Meeting the parents.....

Usually when I meet the parents of the guy I’m seeing it’s awkward, a little nerve-racking and most of the time I sit there praying that I don’t do anything overly embarrassing – which for me is incredibly difficult.

Paolo and I have been hanging out for awhile now, so we briefly talked about how maybe I'd meet his parents sometime. I was ok with the murky unknown, but I also didn’t want them to think I was hesitant about meeting them, but if I met them I wanted it to go smoothly.

Naturally, life had other plans.

A couple weeks ago Paolo and I spend the day walking around on the hills in the sunshine. It was a glorious day. We went back into Bergamo and stopped at our favorite gelato shop, Grom. I highly recommend that if you are in Italy, go to Grom. Anyway, we are sitting there in our usual corner, devouring our cones of gelato when a couple walks in and stares directly at us.

Instantly I got this sinking feeling. That’s got to be his parents. Instantly I became super aware of my awkwardness.

Crap. They’re walking over here. Do I stand up to shake their hand? I’m in a skirt, crap I bet it looks short when I’m sitting. I can’t start pulling on it now, they’re almost here. Do I have cone in my teeth?

His parents were exactly the way I imagined them –  in reverse. I had imagined his mom as this shorter, slightly plump from all her cooking, with a cheery disposition and an eagerness to talk. I imagined his dad as a tall, thin serious man with a face that was kind but usually neutral in expression. Literally the exact opposite. It was like I had imagined them as each other in exact detail. I had to chuckle a little when I realized that Paolo is basically the male version of his mother looks wise and exactly like his father personality wise.

All this raced through my brain while I sat there, gelato melting listening to his mother ask him what we had been doing all day.

Paolo’s father turned to me instantly and said, “Hi! It is so good to meet you,” and stuck out his hand.

Do I stand? Do I keep sitting? Sit, stand, sit, stand…. I couldn’t deicide, so naturally, I did the most awkward thing a person could do and half stood, half sat as I shook his hand and turned to his mother to shake her hand as well.

“Hi, nice to meet you both I’ve heard a lot about you,” I said. I made the two inch journey back to my sitting position on the bench and listened again as the conversation returned to Italian.

I could feel my cheeks going bright red as they excused themselves to get in line for gelato. I looked over at Paolo and was relieved to see that he was a just a few shades of red less embarrassed than I was.

“Should we go over there,” I asked as I grew increasingly concerned that we were being rude as we watched them rejoin his aunt and uncle across the shop with their gelato.

“No, we can go over there when we’re finished,” Paolo replied.

I looked down at my cone. Basically for me finished was that moment. I looked at Paolo’s cone. He still had half a cone left. I slowed down and made my cone last for as long as I could and continued to mentally prep myself for the whole new level of awkward this was going to come to as soon as we walked over there.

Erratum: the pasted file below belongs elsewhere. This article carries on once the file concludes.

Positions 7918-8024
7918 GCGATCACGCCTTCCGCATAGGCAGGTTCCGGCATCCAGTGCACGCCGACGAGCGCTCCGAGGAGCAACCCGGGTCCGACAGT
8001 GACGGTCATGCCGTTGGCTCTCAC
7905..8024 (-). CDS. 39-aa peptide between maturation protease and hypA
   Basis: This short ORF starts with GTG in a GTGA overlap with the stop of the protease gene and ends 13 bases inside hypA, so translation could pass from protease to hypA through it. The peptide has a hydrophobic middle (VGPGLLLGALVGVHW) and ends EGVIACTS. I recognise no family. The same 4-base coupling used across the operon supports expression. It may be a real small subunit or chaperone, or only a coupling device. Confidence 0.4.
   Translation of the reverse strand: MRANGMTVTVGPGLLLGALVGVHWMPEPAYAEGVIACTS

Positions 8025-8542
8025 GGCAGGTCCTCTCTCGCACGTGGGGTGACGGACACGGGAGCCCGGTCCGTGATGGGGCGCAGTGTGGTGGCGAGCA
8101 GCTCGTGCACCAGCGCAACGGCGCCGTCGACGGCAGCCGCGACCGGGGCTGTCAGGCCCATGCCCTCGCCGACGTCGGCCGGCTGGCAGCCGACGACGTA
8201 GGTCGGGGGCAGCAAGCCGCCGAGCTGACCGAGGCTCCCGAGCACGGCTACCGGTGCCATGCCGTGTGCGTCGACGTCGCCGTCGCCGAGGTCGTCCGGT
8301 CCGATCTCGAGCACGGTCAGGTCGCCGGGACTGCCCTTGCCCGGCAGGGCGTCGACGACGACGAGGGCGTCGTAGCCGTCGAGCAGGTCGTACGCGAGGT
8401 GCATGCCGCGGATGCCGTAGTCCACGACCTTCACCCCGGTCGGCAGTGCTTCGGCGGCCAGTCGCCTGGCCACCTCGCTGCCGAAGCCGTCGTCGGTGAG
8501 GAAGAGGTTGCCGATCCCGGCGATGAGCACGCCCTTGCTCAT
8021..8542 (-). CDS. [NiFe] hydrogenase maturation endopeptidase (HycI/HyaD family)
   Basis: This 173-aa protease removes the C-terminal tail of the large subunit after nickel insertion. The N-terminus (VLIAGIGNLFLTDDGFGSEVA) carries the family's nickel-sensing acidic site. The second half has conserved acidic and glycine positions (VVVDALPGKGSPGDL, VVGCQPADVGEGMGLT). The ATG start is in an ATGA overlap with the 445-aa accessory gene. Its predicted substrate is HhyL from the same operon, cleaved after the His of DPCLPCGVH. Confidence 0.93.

After what seemed like an eternity of trying my hardest not to just stare at them across the room, Paolo stood up adjusted his leather jacket and we walked over. Naturally, everyone continued in Italian – except for Paolo’s father who was eager to use his English.

“My English is rusty,” he said. “But I try!”

I smiled and said, “Sorry for my Italian, it doesn’t exist.” His father chuckled and I listened in on Paolo’s mother and aunt hound him about why we hadn’t come to get pizza with them. Paolo had failed to mention we had an invite to dinner, he claimed he thought his mother asked because she wanted to know if he would be home to take care of the dogs. Part of me was really glad that we hadn’t gone to pizza. I don’t think it’s exactly impressive to parents how quickly I can wolf down an entire pizza. (It’s just so darn good here, I can’t help myself!)

“They even validate your parking,” said his mother in Italian. “You just take your ticket in and they pay for the parking garage.”

It’s moments like these, when I can understand the conversation but have no words to reply that I really start to kick myself for not trying harder to learn Italian in the 7 months that I’ve been here.

“You need to speak in English,” Paolo’s father joked to his wife. I blushed, again. They talked more in Italian, I continued to stand there awkwardly and nod along. Then I became painfully aware that a new potentially awkward moment was brewing, the good bye.

Do I shake hands again? Surely the kisses on the cheeks are just going to turn to disaster, so let’s just rule that out now and not even go for it. Smart plan.

“Goodbye,” his father said cheerfully. “It was so good to meet you!”

We shook hands and I said, “It was good to meet you, too!”

I turned to his mother, shook her hand and with a smile said, “Nice to meet you!”

I could feel her eyes studying my face as she shook my hand and smiled and said, “And you.”

I slipped my arm through Paolo’s at the elbow as we turned to walk back to our car.

“Well, I guess I met your parents,” I said. All the months of worrying and waiting until the moment was right were over. In a way meeting his parents in a surprise way was the best way. It was short, could have been more awkward and I got to chow down on my favorite gelato. All in all, not too bad a way to meet the parents.

Brooke Johnston1 Comment